A report released on Tuesday condemned the Tory government’s benefit sanctions regime. The MPs’ Work and Pensions Committee said the human cost of sanctions, where benefits are withheld, is “simply too high” and “pointlessly cruel”.
Benefit sanctions are penalties imposed on claimants who do not meet conditions such as attending job centre meetings. As well as missing appointments, sanctions can be imposed for failure to document efforts to find work. Claimants can lose 100% of their jobseeker’s allowance or universal credit standard allowance.
In some “higher level” cases – such as a failure to take up paid work – claimants can lose benefits for as long as three years.
The report found that single parents, care leavers and people with disabilities and health conditions are more likely to be sanctioned. Children are also at risk of becoming “collateral damage” when their parents’ benefits are withheld.
The report is based on over 500 responses from claimants. It shows the human cost of benefits sanctions.
The committee received more than 500 responses detailing claimants’ experience of the sanctions regime, which included cases of “extreme hardship and distress”.
These included a wheelchair user who “sofa-surfed” with friends or slept in a college library for a year when her entire benefit was wrongly taken away.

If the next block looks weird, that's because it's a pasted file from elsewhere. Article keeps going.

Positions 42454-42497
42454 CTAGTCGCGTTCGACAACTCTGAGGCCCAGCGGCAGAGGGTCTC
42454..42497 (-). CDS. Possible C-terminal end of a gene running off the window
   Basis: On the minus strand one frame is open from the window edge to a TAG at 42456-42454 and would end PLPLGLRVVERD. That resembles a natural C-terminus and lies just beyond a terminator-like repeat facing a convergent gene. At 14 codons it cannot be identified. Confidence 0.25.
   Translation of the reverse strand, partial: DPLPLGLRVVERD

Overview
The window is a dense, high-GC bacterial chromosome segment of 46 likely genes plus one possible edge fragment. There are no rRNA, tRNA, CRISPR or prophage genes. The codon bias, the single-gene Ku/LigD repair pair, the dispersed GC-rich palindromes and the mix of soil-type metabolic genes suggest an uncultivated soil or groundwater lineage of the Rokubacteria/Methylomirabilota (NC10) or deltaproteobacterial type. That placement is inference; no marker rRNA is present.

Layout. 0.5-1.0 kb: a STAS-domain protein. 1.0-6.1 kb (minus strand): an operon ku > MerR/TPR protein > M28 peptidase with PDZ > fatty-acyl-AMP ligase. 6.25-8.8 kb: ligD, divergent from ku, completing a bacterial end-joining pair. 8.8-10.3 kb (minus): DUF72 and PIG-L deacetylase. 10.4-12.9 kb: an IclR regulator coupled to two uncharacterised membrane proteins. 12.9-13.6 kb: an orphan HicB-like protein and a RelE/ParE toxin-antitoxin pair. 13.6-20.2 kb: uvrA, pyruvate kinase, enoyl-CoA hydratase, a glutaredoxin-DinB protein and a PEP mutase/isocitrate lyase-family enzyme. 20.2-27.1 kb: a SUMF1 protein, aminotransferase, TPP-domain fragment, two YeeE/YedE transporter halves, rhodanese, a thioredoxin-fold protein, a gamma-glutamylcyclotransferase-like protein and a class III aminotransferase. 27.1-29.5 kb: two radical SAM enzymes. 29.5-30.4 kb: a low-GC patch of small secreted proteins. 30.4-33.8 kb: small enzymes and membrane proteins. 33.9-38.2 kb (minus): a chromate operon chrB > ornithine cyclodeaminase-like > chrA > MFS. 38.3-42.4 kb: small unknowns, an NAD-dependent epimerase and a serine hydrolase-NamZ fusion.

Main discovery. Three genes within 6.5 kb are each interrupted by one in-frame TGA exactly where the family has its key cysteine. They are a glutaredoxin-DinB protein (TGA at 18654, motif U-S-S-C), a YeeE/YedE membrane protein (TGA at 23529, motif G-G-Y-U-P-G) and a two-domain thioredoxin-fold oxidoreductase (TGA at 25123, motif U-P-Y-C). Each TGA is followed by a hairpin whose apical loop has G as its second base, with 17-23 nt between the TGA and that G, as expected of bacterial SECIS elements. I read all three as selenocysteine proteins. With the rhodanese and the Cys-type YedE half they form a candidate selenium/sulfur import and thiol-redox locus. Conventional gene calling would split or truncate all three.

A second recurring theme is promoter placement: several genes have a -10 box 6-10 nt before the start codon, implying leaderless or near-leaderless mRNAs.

And the committee heard from a man who was sanctioned when he missed a job centre appointment three days after being taken to hospital suffering from severe epileptic seizures.
The committee’s report recommended the maximum period for such sanctions should be two months for the first failure to comply and four to six months for subsequent breaches.
Pat Harrington, Director of the Third Way think tank, commented:
“For me this is about proportionality. People should make efforts to find work and attend interviews but the sanctions are overly harsh and sanctions that leave people destitute and children with nothing to eat have no place in a civilised society. A more proportionate and graduated approach with quick appeal mechanisms needs to be put in place. I don’t think the Committee has gone far enough in the reforms it has called for.”